Sina Weibo is a primary Chinese social media platform that is second only to mobile based WeChat in terms of number of subscribers and monthly active users.
Although, having lost some of the luster to WeChat, Weibo remains one of the most important channels in social media campaigns targeting Chinese market.
Also, from marketers’ standpoint it can be used in a different way and achieve different results compared to its Tencent’s rival.
This post is about the functionality of Weibo and how it used.
We start with the main Weibo features which can be seen as a combination of Twitter and Facebook/Google+ functionality:
Tweets, or status updates, are limited to 140 characters limit. That number is clearly borrowed from Twitter and has little relevance in Chinese language. Clearly, one can pack much more content in 140 Chinese characters than with 140 English letters;
Similar to Twitter and unlike Facebook, topics can be referenced with #hashtags. The only difference in Weibo is that #hashtags# should envelope a word from both sides;
Referencing other people or organisations with Weibo accounts is done with @, just like it is common with Facebook and Twitter. Reposts/retweets are done in the same way;
Most popular URL shortening services like bit.ly are blocked in China. All links are automatically shortened with Weibo’s own service t.cn;
Almost all types of rich media can be inserted with posts. That includes graphics, sounds and videos;
Commenting on posts is similar to Facebook with comments appearing below the posts. When quoting, users can choose to include the original post in the comment;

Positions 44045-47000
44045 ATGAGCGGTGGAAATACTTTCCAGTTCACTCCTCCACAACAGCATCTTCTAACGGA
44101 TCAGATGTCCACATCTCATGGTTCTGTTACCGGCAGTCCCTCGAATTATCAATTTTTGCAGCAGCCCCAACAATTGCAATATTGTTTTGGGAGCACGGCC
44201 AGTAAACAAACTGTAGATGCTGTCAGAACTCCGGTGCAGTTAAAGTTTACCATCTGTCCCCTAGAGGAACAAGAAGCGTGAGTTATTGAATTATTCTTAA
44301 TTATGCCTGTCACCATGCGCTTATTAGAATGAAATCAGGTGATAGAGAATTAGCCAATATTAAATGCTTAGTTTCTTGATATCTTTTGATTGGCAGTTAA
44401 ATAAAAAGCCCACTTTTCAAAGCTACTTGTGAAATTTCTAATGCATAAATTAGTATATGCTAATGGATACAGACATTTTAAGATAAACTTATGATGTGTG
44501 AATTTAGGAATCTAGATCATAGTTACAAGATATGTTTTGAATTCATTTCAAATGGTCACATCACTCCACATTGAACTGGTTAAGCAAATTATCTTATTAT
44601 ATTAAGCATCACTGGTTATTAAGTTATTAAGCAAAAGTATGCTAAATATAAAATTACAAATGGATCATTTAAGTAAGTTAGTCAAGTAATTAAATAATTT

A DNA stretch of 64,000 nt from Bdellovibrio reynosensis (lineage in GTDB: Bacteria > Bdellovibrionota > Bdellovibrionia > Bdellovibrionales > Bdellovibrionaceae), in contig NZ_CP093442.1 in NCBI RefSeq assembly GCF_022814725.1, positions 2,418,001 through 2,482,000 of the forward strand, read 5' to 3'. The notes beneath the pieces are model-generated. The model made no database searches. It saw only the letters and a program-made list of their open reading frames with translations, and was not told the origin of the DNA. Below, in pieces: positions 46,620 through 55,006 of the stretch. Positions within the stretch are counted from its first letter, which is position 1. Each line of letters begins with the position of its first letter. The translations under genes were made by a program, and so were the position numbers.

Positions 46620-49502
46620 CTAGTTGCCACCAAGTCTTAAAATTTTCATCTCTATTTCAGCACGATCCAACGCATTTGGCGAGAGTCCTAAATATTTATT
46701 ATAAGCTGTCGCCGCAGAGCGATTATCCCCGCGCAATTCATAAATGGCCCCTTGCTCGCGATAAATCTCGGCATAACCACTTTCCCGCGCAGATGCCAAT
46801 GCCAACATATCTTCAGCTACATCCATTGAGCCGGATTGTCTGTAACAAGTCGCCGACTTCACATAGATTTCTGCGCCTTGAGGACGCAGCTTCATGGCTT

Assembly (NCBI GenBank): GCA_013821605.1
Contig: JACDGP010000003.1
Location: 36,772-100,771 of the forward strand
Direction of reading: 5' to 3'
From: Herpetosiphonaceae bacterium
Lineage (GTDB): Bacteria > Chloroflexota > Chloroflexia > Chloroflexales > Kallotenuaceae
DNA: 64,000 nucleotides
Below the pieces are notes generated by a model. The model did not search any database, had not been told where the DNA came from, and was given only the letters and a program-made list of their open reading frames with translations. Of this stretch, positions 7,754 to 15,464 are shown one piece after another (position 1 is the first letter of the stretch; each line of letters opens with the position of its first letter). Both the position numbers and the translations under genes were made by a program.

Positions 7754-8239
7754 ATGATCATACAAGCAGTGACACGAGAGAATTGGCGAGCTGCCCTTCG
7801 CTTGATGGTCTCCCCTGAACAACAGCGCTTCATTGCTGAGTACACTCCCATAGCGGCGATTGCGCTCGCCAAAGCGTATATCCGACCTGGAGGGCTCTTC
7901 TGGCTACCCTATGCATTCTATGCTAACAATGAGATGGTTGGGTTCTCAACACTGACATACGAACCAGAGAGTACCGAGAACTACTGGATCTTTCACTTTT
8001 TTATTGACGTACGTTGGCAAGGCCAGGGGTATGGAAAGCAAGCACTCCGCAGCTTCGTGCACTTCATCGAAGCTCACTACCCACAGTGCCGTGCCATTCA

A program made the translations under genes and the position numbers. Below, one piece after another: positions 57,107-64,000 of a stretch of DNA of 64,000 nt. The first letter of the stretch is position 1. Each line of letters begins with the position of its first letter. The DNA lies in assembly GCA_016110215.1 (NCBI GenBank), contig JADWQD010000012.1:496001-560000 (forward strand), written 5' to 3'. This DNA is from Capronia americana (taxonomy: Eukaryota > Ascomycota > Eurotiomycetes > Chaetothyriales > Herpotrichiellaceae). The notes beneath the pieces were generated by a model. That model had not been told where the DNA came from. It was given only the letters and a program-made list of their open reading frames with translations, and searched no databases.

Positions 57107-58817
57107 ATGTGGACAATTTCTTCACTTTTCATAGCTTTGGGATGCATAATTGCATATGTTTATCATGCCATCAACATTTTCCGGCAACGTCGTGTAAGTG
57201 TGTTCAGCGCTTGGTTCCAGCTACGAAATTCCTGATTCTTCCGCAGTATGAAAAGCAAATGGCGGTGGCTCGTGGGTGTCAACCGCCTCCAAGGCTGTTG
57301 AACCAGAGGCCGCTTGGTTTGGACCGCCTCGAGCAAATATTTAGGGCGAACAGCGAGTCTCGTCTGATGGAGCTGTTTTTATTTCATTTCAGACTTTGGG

Here is an example of a home page of a corporate account:
Status update is at the top and this is where one can type in a message, insert emoticons and links as well as include pictures or videos.
Basic accounts statistics in top right corner shows the number of followers, number of accounts you follow and number of published tweets.
Blue V indicates that the account has been verified with blue Vs reserved for organisations and yellow Vs for individuals. Verification is an important process that Weibo encourages accounts to go through. In case of companies, it is pretty much the norm and required for almost any type of promotion activities on Weibo.
In the center, right below status update section, is the newsfeed section which is generated from either the followed accounts or sponsored ads.
On the right, there is a section featuring suggestions on the accounts to follow, they are automatically selected by Weibo based on your interests, topics you already follow as well as tweets history.
Here is an example of a corporate Weibo account of Alibaba Group:
Recently, Weibo has been cleaning up some design clutter and now the accounts look a bit more structured, although, some say, visually less interesting than in the past. The top part with the logo and cover image now resembles Google+ but the bottom is more in line with Facebook style, although the display panels with newsfeed and ads are reversed.
Here is another example of a celebrity personal page of Alibaba’s CEO Jack Ma:
In fact, the structures of both corporate and personal pages are very similar, however corporate accounts allow higher degree of design optimization. Next to the yellow V, indicating verified account, there is a king’s crown bestowed on people with large following. In the case of Jack Ma, over 16 million people are connected to him on Weibo.
Here is another such “royalty”, Microsoft’s Bill Gates, who is, indeed, enjoys full celebrity status in China.
Bill Gates is followed by an impressive 3.2 million people and is one of the most popular foreign celebrities on Weibo.
Stay tuned for my next post on the ways to leverage Weibo for brand promotion and how different marketing campaigns are setup and run on this platform.